For an optometrist, 20/20 connotes clear vision. For the rest of us 2020 became the demarcation for a season of intense global disruption. Memes asking for a return to precedented times highlighted just how unprecedented life had become.
Retail was profoundly disrupted. Prior to the pandemic, significant disruption had already taken place with e-commerce and direct-to-consumer becoming more mainstream. Marry that to pandemic and post-pandemic challenges, and the term unprecedented became an industry understatement.
Unfortunately, the aftershocks of the 2020 shake-up are still being felt – primarily due to inflation and continued supply chain disruption. Navigating these challenges will require unprecedented approaches, changes, and shifts that likely will not only help businesses endure the storms ahead but also enable them to evolve.
In particular, with budgeting season on the horizon, the need for wise procurement has potentially never been greater. A Gartner analysis reports that the greatest procurement concerns for 2022 include category management, supply chain strategy, and staffing challenges. An effective testing strategy and culture can play a unique role in addressing these dilemmas.
Category management, in the simplest terms, is a lean procurement strategy that categorizes products into groups, enabling streamlined, cost-efficient access. Traditional procurement was very siloed, with procurement teams creating multiple Requests for Quotes (RFQs) for individual products. In contrast, category management works cross-functionally, not only in its collaboration with relevant stakeholders, but also in considering the broad interplay of related products.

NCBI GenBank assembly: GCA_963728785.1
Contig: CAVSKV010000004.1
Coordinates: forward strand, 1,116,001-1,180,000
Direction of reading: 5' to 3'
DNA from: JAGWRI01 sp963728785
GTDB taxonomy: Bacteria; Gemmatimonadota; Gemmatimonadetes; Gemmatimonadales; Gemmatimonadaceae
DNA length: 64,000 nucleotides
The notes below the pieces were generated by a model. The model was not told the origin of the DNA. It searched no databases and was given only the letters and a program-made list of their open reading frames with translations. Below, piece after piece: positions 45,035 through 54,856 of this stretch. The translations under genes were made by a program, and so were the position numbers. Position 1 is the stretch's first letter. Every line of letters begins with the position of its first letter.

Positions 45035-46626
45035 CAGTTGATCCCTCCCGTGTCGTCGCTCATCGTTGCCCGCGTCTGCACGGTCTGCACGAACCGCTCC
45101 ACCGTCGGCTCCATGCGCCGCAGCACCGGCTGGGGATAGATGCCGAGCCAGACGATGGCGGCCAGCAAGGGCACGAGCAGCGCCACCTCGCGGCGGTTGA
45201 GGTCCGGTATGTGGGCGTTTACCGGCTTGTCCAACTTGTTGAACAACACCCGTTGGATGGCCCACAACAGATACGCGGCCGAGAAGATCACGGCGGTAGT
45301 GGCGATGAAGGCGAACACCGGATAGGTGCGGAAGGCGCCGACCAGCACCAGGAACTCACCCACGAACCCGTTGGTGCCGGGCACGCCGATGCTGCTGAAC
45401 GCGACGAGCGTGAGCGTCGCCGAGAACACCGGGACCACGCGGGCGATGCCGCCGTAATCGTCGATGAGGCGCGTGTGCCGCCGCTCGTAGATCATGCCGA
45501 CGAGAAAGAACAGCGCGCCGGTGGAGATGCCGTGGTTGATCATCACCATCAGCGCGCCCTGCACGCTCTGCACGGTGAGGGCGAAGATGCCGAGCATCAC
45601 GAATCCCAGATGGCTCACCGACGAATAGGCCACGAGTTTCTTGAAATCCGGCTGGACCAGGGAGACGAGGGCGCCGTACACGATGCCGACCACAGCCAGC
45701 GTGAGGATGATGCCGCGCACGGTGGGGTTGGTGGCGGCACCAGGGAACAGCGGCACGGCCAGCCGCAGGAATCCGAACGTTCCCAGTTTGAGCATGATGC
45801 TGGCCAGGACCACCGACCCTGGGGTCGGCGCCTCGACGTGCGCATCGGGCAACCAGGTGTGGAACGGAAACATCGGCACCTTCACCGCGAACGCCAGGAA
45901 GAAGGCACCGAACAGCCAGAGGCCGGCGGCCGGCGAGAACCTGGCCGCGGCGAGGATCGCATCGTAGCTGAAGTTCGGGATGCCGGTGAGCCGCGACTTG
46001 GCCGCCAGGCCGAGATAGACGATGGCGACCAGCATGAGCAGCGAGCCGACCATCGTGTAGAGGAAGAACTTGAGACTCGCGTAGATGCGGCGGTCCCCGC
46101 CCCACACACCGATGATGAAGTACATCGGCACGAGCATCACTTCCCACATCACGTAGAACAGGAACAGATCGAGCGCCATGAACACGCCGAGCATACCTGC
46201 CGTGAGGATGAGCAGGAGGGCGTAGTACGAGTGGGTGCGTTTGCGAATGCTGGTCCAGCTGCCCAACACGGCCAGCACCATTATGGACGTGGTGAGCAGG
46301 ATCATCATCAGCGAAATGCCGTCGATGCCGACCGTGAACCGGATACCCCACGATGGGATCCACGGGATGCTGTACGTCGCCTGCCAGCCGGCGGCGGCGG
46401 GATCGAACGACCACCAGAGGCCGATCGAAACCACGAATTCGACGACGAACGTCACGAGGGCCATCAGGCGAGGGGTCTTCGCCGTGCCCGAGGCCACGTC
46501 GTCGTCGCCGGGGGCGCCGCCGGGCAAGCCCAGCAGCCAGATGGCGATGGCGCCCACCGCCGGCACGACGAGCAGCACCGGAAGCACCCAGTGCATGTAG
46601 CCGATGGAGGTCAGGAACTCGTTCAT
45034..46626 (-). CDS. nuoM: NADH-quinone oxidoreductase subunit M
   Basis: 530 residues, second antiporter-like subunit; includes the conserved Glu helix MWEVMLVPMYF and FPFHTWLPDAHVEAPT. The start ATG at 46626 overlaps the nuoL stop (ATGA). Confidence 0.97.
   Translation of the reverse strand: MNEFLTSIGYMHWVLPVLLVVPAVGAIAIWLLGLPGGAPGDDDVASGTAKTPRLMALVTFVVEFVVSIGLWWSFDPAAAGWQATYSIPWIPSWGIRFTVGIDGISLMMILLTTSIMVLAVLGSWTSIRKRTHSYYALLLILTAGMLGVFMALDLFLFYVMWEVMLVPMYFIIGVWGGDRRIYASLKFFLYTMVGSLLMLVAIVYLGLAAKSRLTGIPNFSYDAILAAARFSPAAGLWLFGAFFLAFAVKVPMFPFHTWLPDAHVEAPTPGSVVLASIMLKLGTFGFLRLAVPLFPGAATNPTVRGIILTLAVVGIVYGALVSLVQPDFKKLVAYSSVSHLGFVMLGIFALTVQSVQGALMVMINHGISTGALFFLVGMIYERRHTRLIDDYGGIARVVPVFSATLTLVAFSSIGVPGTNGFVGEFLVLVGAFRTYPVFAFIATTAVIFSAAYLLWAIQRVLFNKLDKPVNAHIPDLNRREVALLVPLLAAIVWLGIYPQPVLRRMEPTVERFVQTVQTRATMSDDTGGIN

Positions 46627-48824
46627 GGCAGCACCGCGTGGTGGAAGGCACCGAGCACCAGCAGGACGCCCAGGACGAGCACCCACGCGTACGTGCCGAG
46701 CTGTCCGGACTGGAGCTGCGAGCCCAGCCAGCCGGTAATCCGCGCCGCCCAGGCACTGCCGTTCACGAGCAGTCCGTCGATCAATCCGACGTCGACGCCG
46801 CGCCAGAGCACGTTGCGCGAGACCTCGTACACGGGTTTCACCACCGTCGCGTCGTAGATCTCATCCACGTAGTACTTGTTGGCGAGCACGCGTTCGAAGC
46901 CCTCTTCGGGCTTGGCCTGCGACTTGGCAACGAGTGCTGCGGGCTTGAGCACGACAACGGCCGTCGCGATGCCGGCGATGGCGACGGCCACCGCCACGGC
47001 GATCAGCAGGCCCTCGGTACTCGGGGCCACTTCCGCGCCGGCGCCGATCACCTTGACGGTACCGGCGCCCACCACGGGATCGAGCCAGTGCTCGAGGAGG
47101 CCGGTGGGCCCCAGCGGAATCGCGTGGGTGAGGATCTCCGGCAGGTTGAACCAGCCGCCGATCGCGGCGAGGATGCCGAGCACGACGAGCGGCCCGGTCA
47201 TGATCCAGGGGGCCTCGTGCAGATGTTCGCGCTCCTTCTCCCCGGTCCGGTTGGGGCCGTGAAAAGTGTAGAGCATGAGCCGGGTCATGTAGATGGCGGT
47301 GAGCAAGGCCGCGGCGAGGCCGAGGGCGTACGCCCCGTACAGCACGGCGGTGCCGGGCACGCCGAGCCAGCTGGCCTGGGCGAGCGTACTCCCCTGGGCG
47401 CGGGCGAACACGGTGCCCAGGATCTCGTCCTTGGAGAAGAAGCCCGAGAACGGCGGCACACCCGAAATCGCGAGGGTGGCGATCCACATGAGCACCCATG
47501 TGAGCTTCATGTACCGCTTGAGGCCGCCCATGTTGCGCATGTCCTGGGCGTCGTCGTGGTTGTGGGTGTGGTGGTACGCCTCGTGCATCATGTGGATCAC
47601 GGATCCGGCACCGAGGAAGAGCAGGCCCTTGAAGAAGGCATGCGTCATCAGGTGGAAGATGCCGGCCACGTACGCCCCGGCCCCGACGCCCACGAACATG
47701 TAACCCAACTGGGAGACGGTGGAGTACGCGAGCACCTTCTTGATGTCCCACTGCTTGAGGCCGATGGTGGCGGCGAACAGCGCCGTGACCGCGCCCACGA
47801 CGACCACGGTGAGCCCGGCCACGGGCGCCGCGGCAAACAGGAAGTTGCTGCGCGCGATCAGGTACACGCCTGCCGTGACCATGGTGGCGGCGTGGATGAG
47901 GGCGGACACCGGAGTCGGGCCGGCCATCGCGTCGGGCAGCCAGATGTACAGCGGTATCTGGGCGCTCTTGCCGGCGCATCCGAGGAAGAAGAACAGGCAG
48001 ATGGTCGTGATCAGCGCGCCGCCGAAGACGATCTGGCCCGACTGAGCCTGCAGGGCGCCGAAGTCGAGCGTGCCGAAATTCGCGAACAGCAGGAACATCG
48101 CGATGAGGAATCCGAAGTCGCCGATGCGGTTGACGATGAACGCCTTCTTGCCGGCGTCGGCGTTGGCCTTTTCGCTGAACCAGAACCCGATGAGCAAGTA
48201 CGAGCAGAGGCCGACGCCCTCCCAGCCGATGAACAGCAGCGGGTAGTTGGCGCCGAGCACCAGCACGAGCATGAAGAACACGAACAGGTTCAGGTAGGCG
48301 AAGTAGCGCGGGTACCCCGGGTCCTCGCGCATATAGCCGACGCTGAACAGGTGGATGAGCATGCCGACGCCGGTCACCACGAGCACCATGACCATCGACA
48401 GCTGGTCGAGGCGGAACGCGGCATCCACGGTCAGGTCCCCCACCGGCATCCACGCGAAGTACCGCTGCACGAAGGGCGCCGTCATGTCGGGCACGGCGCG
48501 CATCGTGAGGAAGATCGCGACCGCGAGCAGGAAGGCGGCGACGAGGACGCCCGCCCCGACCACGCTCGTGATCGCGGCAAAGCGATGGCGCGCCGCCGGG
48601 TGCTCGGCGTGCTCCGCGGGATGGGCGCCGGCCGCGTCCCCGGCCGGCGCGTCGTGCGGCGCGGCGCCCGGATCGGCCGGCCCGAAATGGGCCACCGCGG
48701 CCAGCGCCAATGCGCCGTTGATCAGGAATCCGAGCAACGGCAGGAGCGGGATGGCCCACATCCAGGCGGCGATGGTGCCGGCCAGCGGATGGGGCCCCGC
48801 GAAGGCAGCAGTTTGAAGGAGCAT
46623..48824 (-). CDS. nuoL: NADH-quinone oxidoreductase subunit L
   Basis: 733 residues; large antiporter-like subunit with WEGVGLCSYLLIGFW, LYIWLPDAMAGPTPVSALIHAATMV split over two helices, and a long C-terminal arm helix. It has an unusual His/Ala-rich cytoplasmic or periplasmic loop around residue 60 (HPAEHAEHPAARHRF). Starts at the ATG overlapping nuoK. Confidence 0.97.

For example, in a traditional procurement system, a grocer might get an RFQ for milk and another RFQ for butter, without thinking through how milk purchases and butter purchases interrelate and could be handled and purchased simultaneously. The grocer might interface separately with and be the point person between the legal department, suppliers, and customers for each product.
With category management, everyone works together to plan, track, and implement the leanest outcomes. Products are grouped together into a category such as “dairy,” making that category purchasing more cohesive. Additionally, in this context, milk sales would be evaluated alongside butter sales to see how the two impact one another – are they frequently purchased together? If sales in milk goes up, what happens to sales in butter? By looking at sales in terms of “categories” rather than individual products, greater insights are gained into consumer shopping patterns.
Testing software, such as MarketDial, is particularly adept at empowering retail category managers to make well-informed decisions. A strong testing platform will have a basket analyzer that allows users to not only see the lift in sales with the product they are testing, but also allows them to see how a product’s sales impact all the other products in the basket or category.